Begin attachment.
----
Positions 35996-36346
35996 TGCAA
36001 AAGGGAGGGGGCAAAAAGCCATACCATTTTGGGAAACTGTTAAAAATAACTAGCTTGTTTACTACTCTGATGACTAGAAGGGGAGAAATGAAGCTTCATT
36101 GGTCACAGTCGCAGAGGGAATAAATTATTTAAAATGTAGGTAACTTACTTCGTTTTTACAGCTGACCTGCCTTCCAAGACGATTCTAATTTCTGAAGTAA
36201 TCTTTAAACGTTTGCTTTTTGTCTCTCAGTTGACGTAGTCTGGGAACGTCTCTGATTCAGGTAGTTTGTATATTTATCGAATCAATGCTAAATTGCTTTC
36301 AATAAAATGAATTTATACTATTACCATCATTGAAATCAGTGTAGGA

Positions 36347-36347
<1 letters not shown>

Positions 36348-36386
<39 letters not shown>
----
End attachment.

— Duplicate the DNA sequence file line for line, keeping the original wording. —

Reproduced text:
Positions 35996-36346
35996 TGCAA
36001 AAGGGAGGGGGCAAAAAGCCATACCATTTTGGGAAACTGTTAAAAATAACTAGCTTGTTTACTACTCTGATGACTAGAAGGGGAGAAATGAAGCTTCATT
36101 GGTCACAGTCGCAGAGGGAATAAATTATTTAAAATGTAGGTAACTTACTTCGTTTTTACAGCTGACCTGCCTTCCAAGACGATTCTAATTTCTGAAGTAA
36201 TCTTTAAACGTTTGCTTTTTGTCTCTCAGTTGACGTAGTCTGGGAACGTCTCTGATTCAGGTAGTTTGTATATTTATCGAATCAATGCTAAATTGCTTTC
36301 AATAAAATGAATTTATACTATTACCATCATTGAAATCAGTGTAGGA

Positions 36347-36347
<1 letters not shown>

Positions 36348-36386
<39 letters not shown>